Many hugs,

Shankari said...

Hey Betty,

No not you girl!
You gave me the mantra "Betty knows best"! You inspired me to write my pearls before swine post- don't let the swine get you Betty! You (and the kid) are way too good for that!

Yeah, we do tend to wilt at times- esp. after a sleepless night when days dawns bright and cheery life goes about its pace and we get conned into believing that the Fates are conspiring against us! But at all those moments, just remember and chant the magic mantra- "Betty know best". It works wonders and may even materialise a smile from you and others around too! :)

garnet david said...

Our whole world is build on outside approval. Unfortunately.

You always do your best. Even when you don't think so. Like Liz said, that's why you are such a good mother, because you are so hard on yourself.

I have some chihuahua friends who are dying for one of those Pooch Perches!!

Betty said...

I'll try that mantra. I think I need one right now. It really bothers me that this incident so vividly brought out my worst. Meanwhile, the child has to have the offending tooth extracted today. Maybe along with the tooth, all of this reliance upon outside approval can be discarded.

Betty said...

Can you hook me up with those Chihuahuas?

Taikochan said...

How ironic that what, apparently, disqualifies your child as a "budding scientist" in the minds of a bitchy judge is that while he has enthusiasm and interest in his creation he hasn't thought about, what, marketing! Money! Whatever happened to knowledge and creation for its own sake? How about at least TRYING to teach children that a successful invention does NOT need to make you rich, but simply make someone's (or some dog's) life better? His answer to the question of marketing is the best one I could hope to hear from a child, even if some bitchy judge thinks money is the only determiner of value.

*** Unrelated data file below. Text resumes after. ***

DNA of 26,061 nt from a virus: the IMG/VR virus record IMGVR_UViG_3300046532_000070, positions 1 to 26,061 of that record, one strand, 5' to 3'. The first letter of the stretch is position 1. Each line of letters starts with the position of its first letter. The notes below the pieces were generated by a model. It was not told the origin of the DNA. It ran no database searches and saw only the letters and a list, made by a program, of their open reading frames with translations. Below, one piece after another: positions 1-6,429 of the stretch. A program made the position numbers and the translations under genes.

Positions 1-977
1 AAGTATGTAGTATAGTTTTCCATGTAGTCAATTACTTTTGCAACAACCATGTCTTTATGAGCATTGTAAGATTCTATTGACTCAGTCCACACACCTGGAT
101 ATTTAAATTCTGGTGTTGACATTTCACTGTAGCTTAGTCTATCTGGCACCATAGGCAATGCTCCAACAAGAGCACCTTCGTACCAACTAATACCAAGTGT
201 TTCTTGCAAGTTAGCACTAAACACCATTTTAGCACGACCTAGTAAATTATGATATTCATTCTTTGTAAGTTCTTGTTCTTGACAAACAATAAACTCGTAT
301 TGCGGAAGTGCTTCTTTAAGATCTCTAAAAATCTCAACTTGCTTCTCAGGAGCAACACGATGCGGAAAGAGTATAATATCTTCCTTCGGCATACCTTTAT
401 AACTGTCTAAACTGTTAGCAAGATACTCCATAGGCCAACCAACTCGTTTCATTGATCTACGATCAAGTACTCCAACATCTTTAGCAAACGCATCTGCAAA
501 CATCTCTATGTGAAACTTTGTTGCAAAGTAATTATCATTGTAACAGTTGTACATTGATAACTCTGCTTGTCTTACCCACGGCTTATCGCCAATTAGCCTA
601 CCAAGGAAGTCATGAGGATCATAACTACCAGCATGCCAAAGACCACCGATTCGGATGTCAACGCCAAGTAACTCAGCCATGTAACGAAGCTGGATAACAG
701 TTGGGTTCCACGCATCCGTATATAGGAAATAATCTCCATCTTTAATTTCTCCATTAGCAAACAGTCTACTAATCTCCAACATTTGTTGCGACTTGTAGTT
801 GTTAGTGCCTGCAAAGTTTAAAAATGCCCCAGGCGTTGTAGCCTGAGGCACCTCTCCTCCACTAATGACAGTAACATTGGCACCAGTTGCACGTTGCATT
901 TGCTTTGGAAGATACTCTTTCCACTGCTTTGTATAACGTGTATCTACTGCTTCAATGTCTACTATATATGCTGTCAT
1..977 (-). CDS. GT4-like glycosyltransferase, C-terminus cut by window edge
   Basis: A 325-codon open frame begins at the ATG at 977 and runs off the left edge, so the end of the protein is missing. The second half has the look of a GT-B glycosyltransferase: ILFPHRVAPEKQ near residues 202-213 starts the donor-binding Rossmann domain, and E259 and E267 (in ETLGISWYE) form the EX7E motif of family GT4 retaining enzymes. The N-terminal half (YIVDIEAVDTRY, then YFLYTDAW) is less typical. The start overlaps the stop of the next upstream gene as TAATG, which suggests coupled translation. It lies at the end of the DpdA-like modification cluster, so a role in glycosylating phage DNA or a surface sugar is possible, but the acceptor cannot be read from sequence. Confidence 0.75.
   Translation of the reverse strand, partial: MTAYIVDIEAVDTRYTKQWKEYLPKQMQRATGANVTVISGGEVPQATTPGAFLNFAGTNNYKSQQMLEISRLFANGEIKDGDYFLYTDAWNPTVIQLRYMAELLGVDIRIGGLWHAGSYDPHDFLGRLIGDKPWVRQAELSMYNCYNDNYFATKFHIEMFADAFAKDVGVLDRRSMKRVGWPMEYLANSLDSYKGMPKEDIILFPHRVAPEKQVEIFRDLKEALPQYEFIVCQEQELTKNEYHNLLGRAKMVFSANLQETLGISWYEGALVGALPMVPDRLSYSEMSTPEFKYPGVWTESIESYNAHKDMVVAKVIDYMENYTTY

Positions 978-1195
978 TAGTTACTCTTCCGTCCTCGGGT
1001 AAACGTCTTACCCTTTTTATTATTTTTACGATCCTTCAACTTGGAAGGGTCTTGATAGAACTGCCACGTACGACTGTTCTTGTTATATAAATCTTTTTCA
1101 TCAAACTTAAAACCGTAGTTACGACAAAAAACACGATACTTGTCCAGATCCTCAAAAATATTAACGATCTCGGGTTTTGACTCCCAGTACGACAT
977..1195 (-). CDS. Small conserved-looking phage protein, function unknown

Kelley Bell said...

My daughter did the Invention Convention too. She made it to the finals at the big convention center, but did not win.

It hurt. Her and I both, but hey, the invention was great, we had fun working on the project together, and so what if she did not beat out every other kid in the state.

What counts is the idea, and the childs ability to go from problem to solution.

Edison failed like 1000 times before making the lightbulb, right? (and I dont think he had a toothache.)

Be proud of your child. I am... and Im proud of you too.

Mama Kelly said...

im so sorry that the poor kid had a long painful sleepless night and then had the issues with the judge

i love the idea btw
Id buy one for my kitties

Rache said...

I think it is good to care what others think of you, in some cases. Besides, if you not taught your son to care for other's approval, the outcome of their judging would have little effect on him. This could mean lack of ambition in the future. A little concern for how others perceive you is not a bad thing. It is hard to know when to let things go though. At least he got to show off his hard work. That's the important thing :)

Joy said...

Wow, that's a sad story, though it had a good lesson in the end. I hope that tooth is fine and that said child will be able to move forward in the contest.

T. said...

Hope the dental issues are cleared up and don't worry about that woman. Karma, you know? She'll get hers.

Sideways Chica said...

Dear Betty...once again your life reminds me of poignant (read piss me off)episodes I too encountered.

I can smile now, albeit wryly, because they are past episodes, and my youngest survived and so did I.

Here's to you - the best teacher your son can have.

BTW, I have not had much time to blog around to other sites...but I wanted to say that I miss you at my place. You always provide such a valuable point of view.

Hope all is well...take care chica.

Ciao for now...